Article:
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  #12  
Old 03-12-2019, 12:24 PM
pdonk pdonk is offline
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An update to this thread and a few more questions.

I have been riding weekly at the track and it is now time to get my own bike as they no longer swap cogs for the right gear and I have advanced in my skill and fitness enough that spinning a tiny gear is getting old, is not too much fun and is holding me back on workouts

Looking at getting an altruiste (https://altruistebikes.com/products/ http://www.2015.handmadebicycleshow....payerlafrance/) - he won at NAHBS last year for his mountain bike, is from a small town near my mother and seems like a nice guy, he has lots of fabricating experience having worked in a production shop so workmanship should not be an issue, plus his pricing is really good and I like the way his bikes look. There is no opportunity to ride one, and he is more of a fabricator than a fitter so can only answer very specific questions you get him to model for you.

So now the questions

The numbers for my speedvagen and the altruiste are as follows:

Speedvagen(road) altruiste(track)
Stack 57.2 vs 55.6
Reach 41.2 vs 42.5
headtube length 15 vs 15
toptube 58 vs 58.5
seat tube 73.75 vs 74
bar drop 10 vs 14 (with a 120x-20 stem)
bar reach 58.8 vs 60

Based on these numbers and using the stem calculator that was floated here a few times, it looks as though if I go with a 120 x -6 or 0 the bar drop can be made very close, if not a bit lower and the reach is slightly longer.

Do these numbers look close enough to take the leap?

Last edited by pdonk; 03-12-2019 at 03:33 PM.
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  #13  
Old 03-12-2019, 03:02 PM
woodworker woodworker is offline
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I tend to run longer in the torso and lower (with more drop) on my track bike. Better for sprints and staying low. Durations tend to be shorter, so I don't mind the lower position. Seems like it should work for you.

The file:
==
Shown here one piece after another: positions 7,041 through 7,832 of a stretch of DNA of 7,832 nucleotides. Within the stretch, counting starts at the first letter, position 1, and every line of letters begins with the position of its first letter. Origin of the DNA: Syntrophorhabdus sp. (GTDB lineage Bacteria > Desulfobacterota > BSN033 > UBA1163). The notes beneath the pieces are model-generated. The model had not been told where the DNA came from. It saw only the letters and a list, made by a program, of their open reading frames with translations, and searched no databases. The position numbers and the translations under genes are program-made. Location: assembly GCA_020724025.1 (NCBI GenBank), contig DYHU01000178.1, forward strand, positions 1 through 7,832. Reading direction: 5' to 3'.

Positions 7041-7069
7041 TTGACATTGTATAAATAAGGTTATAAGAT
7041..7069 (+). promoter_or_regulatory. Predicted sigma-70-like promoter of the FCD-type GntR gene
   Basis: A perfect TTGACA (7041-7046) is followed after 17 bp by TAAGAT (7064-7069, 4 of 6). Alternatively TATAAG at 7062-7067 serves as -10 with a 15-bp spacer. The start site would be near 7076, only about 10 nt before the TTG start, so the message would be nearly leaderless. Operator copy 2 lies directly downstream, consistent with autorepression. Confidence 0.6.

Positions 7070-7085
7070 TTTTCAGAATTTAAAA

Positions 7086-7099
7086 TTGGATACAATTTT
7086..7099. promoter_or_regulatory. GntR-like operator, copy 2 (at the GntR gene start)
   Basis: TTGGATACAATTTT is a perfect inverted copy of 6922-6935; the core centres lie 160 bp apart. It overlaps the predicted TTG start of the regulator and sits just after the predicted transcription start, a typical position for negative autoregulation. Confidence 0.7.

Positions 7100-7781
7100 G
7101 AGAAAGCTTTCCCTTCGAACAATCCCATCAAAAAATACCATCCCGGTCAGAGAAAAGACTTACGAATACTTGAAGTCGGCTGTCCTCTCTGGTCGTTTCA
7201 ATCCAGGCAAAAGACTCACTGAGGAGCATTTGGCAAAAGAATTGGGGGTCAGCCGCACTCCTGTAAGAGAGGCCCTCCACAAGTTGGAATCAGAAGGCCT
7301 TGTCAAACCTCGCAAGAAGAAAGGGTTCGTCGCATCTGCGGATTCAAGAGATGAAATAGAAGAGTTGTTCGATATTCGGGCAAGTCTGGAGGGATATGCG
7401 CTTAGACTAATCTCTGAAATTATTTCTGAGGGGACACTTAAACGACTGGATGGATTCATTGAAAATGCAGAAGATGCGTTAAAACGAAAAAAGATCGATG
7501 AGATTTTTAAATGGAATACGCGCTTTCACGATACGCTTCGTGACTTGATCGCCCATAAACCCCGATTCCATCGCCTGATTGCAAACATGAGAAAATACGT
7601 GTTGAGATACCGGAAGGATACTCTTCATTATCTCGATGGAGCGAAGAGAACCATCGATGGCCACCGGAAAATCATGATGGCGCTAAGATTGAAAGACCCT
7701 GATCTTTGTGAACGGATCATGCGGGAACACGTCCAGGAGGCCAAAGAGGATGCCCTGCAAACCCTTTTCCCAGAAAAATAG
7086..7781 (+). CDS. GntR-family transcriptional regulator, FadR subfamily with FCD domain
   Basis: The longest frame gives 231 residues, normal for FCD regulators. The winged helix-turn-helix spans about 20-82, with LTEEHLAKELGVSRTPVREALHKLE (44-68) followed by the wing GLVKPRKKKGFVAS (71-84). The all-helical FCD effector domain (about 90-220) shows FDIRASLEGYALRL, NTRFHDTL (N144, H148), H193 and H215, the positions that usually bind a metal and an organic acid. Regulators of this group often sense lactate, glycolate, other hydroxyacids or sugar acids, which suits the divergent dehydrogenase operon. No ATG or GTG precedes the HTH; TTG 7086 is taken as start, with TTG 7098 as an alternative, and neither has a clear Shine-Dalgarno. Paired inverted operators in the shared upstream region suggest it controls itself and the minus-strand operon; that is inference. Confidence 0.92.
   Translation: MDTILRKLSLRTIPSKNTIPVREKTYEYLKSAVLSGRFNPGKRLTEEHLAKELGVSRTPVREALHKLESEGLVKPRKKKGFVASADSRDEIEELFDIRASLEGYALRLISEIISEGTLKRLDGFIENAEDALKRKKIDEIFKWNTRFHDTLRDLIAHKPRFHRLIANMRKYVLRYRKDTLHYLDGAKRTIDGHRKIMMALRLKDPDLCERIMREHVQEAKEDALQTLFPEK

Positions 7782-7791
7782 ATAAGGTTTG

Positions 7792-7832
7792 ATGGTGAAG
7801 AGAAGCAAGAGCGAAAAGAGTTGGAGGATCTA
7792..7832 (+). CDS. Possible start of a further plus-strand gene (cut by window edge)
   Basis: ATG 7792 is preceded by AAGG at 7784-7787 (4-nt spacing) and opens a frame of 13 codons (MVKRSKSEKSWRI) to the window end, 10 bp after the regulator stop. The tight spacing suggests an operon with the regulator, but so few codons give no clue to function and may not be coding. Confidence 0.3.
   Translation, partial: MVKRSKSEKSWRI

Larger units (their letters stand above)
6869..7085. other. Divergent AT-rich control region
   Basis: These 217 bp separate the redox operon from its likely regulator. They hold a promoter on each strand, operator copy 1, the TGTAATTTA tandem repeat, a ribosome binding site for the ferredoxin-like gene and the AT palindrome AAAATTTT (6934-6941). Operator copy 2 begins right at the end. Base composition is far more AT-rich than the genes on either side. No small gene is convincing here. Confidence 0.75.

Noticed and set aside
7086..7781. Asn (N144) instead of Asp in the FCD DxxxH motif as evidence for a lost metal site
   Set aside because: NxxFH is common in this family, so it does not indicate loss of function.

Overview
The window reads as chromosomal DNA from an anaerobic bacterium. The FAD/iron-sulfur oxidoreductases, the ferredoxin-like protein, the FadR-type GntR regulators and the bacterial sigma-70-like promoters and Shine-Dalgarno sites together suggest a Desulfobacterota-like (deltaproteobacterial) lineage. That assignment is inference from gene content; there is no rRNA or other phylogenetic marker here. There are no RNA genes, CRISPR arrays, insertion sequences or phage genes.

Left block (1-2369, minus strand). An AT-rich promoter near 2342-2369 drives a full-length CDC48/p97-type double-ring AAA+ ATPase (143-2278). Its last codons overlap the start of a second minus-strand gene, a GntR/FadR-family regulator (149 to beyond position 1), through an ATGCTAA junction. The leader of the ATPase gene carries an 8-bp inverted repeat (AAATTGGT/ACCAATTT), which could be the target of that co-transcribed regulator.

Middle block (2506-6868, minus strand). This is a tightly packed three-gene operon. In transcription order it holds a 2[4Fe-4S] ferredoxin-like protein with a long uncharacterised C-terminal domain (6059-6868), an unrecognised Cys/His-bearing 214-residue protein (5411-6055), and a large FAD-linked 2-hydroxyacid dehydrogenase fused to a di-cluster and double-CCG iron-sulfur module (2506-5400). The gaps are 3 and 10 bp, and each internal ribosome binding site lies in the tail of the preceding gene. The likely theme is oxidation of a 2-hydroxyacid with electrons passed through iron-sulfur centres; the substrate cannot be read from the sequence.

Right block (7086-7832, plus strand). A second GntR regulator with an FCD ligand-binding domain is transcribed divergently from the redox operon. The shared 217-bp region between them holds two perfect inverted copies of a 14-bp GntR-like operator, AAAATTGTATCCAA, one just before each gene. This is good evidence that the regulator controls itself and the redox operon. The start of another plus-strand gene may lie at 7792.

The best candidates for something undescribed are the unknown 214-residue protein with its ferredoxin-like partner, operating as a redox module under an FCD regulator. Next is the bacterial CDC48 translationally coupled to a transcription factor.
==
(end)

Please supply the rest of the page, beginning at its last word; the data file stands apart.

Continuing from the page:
P.S. Didn't see 11.4's post, but it's a good analysis. I didn't go through all of that--I just find that lower is better on the track, particularly since most of the sprints are of pretty short duration compared to the amount of time that you spend on the road. On the track, the lower position tends to help with sprinting and with holding speed.

Last edited by woodworker; 03-12-2019 at 03:06 PM.
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  #14  
Old 03-13-2019, 03:22 AM
ceya ceya is offline
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Where are you located?

Have you figure by riding what size you feel comfortable on?
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  #15  
Old 03-13-2019, 07:48 AM
pdonk pdonk is offline
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Originally Posted by ceya View Post
Where are you located?

Have you figure by riding what size you feel comfortable on?
In Toronto, riding at Milton.

I've been riding an argon 18 XL from the rental fleet. They have them set up with too many spacers, it seems high and a bit short. The XXL are set up way too tall, but about the right length.

Unfortunately, I can't find the geometry for them on line. Going to take a tape measure and check a few things on them as well for sizing.